The thawing of the planet’s permafrost is replumbing arctic environments, creating several hydrologic consequences and possibly some opportunities according to a new study published in Vadose Zone.
The paper, authored by Denver-based U.S. Geological Survey researcher Michelle Walvoord and a colleague from University of Calgary, notes that hydrologic change has been causally linked to permafrost thaw. However, applications of process-based models needed to support these linkages have often been restricted to generalized representations, hence, opening the door to multiple new areas of hydrologic study.
The field of permafrost hydrology is undergoing rapid advancement with respect to multiscale observations, subsurface characterization, modeling and integration with other areas of scientific study. Gaining predictive capability of the many interrelated consequences of climate change is a persistent challenge due to several factors.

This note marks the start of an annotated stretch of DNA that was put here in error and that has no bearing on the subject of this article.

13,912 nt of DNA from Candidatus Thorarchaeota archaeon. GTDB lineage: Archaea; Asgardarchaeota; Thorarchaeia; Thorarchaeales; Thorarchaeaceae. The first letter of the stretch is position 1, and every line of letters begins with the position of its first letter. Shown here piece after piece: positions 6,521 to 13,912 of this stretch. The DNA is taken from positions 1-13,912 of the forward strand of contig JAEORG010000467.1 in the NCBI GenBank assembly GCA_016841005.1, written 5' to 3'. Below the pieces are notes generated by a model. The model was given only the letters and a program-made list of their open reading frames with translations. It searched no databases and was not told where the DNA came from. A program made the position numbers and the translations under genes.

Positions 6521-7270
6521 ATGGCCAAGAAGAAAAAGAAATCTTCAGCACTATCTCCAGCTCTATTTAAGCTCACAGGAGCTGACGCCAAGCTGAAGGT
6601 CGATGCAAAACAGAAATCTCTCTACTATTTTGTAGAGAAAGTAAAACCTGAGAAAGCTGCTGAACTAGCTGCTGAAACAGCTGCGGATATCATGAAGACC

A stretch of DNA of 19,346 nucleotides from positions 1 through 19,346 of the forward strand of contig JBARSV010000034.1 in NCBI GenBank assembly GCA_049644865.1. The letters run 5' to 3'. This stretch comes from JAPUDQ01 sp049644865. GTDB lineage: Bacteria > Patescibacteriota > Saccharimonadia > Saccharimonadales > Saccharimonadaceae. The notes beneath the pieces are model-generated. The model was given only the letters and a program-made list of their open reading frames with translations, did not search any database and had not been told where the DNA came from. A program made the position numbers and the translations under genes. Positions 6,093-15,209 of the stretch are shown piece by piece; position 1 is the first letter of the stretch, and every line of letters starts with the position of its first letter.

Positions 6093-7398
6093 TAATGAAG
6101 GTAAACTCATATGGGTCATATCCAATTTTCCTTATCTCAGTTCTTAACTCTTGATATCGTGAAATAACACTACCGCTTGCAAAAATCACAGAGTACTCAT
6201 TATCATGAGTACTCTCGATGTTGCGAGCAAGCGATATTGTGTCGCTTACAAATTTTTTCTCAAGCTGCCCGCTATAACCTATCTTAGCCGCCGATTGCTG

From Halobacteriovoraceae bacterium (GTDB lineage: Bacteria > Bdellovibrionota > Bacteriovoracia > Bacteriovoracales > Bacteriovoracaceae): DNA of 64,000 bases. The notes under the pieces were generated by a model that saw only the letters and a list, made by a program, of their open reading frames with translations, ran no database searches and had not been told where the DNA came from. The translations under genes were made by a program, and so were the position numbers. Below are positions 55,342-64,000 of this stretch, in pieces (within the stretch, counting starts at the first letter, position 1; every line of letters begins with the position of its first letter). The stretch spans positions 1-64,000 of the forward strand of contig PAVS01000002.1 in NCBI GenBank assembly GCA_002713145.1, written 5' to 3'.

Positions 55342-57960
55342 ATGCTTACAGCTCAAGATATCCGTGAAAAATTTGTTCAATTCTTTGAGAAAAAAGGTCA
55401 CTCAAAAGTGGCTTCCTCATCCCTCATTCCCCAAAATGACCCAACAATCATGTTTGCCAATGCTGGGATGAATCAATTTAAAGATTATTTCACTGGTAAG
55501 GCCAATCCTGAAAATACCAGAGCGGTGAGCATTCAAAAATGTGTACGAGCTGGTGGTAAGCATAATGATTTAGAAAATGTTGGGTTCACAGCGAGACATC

“Basically, as new pathways for water flow underground open up, you could think of this as the potential for a replumbing of arctic and subarctic environments. However, we currently have limited capability to predict how the system will be replumbed and how fast,” said Walvoord, the study’s lead author.
Permafrost is defined as ground that remains frozen throughout the year; it covers about a quarter of the land surface in the Northern Hemisphere. Permafrost has been long considered a terrestrial indicator of long-term changes in the climate system as the subsurface slowly response to changes in atmospheric conditions. Studies have shown that the rate of air temperature warming is greater in high latitudes and altitudes than the global average, thereby enhancing the vulnerability of permafrost to thaw.
As many of the world’s large river systems originate in high latitudes and altitudes, understanding changes in the hydrology of frozen regions under a warming climate is an important aspect to quantifying Earth’s freshwater resources.